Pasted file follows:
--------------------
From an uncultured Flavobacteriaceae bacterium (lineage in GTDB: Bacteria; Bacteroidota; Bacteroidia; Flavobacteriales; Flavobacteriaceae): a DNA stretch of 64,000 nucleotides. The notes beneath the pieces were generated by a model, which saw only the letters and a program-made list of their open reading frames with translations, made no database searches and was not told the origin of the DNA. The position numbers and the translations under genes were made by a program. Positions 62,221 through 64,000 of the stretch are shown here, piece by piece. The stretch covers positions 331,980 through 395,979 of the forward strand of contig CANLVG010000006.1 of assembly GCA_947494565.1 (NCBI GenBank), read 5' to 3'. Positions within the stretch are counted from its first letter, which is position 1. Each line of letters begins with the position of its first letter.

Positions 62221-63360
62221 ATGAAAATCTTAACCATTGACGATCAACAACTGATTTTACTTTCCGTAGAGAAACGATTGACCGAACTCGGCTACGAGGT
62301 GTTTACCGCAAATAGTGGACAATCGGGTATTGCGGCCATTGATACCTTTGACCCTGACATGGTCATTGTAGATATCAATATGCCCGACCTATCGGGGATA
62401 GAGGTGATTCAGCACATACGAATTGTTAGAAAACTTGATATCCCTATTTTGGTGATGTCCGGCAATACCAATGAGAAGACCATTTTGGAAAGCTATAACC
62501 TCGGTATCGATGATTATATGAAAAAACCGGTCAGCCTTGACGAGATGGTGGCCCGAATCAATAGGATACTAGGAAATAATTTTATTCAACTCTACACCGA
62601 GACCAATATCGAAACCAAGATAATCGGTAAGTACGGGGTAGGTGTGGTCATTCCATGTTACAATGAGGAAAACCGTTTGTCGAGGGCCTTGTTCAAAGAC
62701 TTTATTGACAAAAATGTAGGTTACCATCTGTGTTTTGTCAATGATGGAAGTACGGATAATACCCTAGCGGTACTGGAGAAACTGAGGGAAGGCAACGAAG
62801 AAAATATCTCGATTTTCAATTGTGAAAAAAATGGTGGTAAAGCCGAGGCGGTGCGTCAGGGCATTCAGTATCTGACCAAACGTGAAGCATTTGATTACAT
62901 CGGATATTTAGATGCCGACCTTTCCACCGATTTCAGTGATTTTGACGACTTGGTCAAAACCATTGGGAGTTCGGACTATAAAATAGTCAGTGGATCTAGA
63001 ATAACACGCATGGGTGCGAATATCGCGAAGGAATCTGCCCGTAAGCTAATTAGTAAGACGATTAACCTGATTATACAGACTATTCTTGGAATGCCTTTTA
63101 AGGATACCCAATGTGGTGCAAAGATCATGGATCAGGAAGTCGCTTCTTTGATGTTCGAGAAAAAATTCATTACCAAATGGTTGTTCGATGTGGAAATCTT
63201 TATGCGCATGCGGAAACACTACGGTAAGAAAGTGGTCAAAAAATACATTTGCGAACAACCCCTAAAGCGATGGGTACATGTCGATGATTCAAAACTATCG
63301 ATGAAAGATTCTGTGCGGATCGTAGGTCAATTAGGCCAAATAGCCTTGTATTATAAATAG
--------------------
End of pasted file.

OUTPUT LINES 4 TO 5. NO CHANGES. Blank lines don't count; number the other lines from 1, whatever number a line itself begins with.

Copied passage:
62301 GTTTACCGCAAATAGTGGACAATCGGGTATTGCGGCCATTGATACCTTTGACCCTGACATGGTCATTGTAGATATCAATATGCCCGACCTATCGGGGATA
62401 GAGGTGATTCAGCACATACGAATTGTTAGAAAACTTGATATCCCTATTTTGGTGATGTCCGGCAATACCAATGAGAAGACCATTTTGGAAAGCTATAACC